These winter visitors to the Outer Banks need their space

This seal rested in the dunes in Kitty Hawk for several days the week of Jan. 4, 2021. [Kari Pugh photo]

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While pier fishing creeps to a crawl this month, Jennette’s Pier staff members stand ready to help seals who “haul out” on Outer Banks beaches. Unlike dolphins and whales, seals don’t strand themselves on the sand because they are sick or dying.

Instead, these seals are just looking to rest. If you come across a seal on the beach, you should leave it alone, according to Rachel Potts, who has led the Pier’s efforts in assisting the Outer Banks Marine Mammal Stranding Network for the past six years.

“Give them plenty of space,” Potts said. “It is important to stay at least 150 feet away so they can rest.

“If there is no signage, or it appears the stranding network has not yet been contacted, give us a call on our hotlines,” Potts said.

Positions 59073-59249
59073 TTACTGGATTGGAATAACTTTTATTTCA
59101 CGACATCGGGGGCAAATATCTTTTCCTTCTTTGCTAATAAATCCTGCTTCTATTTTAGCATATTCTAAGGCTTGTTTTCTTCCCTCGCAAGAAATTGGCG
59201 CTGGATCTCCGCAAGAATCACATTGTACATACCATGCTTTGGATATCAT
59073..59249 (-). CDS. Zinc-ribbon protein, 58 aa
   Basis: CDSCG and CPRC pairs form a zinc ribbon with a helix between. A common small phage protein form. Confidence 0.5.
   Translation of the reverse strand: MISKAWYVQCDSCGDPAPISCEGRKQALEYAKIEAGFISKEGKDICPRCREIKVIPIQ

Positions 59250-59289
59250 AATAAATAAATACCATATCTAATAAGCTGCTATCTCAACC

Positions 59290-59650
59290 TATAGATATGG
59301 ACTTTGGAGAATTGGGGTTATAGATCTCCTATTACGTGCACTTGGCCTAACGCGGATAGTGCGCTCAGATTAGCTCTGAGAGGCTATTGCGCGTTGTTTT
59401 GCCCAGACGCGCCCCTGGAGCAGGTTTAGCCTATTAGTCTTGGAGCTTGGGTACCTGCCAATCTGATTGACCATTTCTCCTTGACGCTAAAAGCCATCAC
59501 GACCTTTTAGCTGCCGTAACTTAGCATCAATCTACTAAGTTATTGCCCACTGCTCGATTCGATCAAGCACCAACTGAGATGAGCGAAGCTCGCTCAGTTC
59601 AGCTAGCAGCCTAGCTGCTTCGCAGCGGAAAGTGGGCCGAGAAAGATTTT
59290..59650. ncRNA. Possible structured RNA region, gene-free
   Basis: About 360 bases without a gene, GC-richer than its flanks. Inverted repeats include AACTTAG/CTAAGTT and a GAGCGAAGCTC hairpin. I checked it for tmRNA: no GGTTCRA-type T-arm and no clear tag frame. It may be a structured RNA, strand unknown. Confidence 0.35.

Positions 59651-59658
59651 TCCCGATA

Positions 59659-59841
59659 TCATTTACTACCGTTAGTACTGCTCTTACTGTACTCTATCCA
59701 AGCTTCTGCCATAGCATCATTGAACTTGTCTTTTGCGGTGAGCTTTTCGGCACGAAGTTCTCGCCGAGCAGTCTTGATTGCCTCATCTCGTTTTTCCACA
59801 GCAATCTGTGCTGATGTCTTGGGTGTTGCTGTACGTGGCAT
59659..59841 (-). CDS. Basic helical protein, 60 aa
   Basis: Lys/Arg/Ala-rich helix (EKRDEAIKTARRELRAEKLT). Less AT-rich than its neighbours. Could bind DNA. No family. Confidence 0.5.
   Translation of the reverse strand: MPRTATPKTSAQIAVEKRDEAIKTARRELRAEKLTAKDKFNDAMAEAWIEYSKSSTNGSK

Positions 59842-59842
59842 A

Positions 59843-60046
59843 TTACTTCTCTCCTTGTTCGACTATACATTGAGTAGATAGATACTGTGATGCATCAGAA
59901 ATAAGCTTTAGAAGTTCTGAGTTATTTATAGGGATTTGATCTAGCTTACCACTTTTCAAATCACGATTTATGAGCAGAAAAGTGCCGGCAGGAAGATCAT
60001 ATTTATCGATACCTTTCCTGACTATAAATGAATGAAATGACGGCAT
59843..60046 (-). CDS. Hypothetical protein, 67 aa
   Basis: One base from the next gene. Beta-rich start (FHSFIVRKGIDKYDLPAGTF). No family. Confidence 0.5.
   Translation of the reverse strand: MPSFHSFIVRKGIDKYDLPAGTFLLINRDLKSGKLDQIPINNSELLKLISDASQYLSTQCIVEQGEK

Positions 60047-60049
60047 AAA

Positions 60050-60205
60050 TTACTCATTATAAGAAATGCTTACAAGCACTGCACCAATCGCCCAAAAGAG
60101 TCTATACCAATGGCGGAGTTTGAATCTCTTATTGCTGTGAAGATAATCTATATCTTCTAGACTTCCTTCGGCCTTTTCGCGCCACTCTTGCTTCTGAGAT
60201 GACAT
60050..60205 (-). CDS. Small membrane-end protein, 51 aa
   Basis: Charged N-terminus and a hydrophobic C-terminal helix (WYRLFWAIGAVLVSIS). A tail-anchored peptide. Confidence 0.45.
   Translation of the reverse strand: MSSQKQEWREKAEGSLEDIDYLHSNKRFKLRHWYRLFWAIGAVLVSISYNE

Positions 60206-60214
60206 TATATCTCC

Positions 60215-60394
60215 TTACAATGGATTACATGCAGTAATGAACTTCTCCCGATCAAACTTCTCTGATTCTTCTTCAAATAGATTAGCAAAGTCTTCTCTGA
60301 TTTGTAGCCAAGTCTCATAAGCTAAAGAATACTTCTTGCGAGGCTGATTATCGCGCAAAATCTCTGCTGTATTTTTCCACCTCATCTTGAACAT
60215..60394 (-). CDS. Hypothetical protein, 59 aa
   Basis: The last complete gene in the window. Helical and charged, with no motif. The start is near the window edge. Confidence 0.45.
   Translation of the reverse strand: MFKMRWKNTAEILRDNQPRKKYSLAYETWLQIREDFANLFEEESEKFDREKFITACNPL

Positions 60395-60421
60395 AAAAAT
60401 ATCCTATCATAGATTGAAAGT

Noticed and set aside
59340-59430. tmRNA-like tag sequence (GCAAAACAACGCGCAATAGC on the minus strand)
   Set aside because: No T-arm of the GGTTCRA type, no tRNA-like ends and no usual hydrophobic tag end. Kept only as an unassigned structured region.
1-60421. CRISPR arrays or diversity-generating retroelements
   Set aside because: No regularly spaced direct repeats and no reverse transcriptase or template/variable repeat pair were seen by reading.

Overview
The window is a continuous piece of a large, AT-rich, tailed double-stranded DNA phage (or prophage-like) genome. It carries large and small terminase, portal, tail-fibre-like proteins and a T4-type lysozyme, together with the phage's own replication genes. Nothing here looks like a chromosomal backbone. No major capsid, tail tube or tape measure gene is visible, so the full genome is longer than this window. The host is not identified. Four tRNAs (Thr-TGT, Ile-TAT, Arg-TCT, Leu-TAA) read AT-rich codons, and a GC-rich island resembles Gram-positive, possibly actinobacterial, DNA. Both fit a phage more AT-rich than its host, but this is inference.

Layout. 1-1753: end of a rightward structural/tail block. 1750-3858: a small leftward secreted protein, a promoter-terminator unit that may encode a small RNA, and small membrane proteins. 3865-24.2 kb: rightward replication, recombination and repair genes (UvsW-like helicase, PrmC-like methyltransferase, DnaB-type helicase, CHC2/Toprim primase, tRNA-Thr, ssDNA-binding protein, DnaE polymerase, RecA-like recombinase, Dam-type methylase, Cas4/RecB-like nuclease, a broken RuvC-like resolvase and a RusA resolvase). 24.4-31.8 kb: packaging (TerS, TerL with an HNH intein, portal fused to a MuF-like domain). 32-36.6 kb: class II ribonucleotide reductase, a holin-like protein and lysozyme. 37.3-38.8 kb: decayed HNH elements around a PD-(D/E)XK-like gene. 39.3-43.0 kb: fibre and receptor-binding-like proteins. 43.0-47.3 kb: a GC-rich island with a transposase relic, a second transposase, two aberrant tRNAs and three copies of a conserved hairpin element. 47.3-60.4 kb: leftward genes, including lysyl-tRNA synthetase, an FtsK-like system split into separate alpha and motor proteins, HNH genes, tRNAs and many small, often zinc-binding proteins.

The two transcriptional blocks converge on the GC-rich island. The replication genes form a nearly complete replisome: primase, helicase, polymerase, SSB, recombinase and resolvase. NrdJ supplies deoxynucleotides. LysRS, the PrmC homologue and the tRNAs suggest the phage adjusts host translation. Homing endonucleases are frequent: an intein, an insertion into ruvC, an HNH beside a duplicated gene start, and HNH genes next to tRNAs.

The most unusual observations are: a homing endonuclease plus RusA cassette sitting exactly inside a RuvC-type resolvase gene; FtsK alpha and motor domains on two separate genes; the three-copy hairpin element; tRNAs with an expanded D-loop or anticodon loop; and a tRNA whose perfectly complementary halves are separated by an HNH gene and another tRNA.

For Corolla south through Nags Head, call 252-455-9654. For Cape Hatteras National Seashore, it’s 252-216-6892.

She also noted that most of these seals are either pups or juveniles. “They are born up north and are presumed to come down here to learn how to hunt and survive on their own,” Potts said. “The most common species we see are grey, harbor and harp.”

Seals, just like any other mammals, can carry different types of diseases, she noted.

“Some of these are zoonotic, which means they can be passed from animal to human, such as herpes and influenza,” Potts said. Just another reason to steer clear of them.

It can be exciting to see a seal on the beach, and they are cute animals. Maybe just grab a quick photo from afar — and keep your dog on a leash.

“Seals are a protected animal and our job is to make sure they can rest and remain undisturbed while hauled out,” Potts said. “We want everyone to be able to enjoy them and appreciate them from a distance.”

If there are network volunteers at a site, be sure to ask them questions to learn more, she added. Also, check out the network’s website: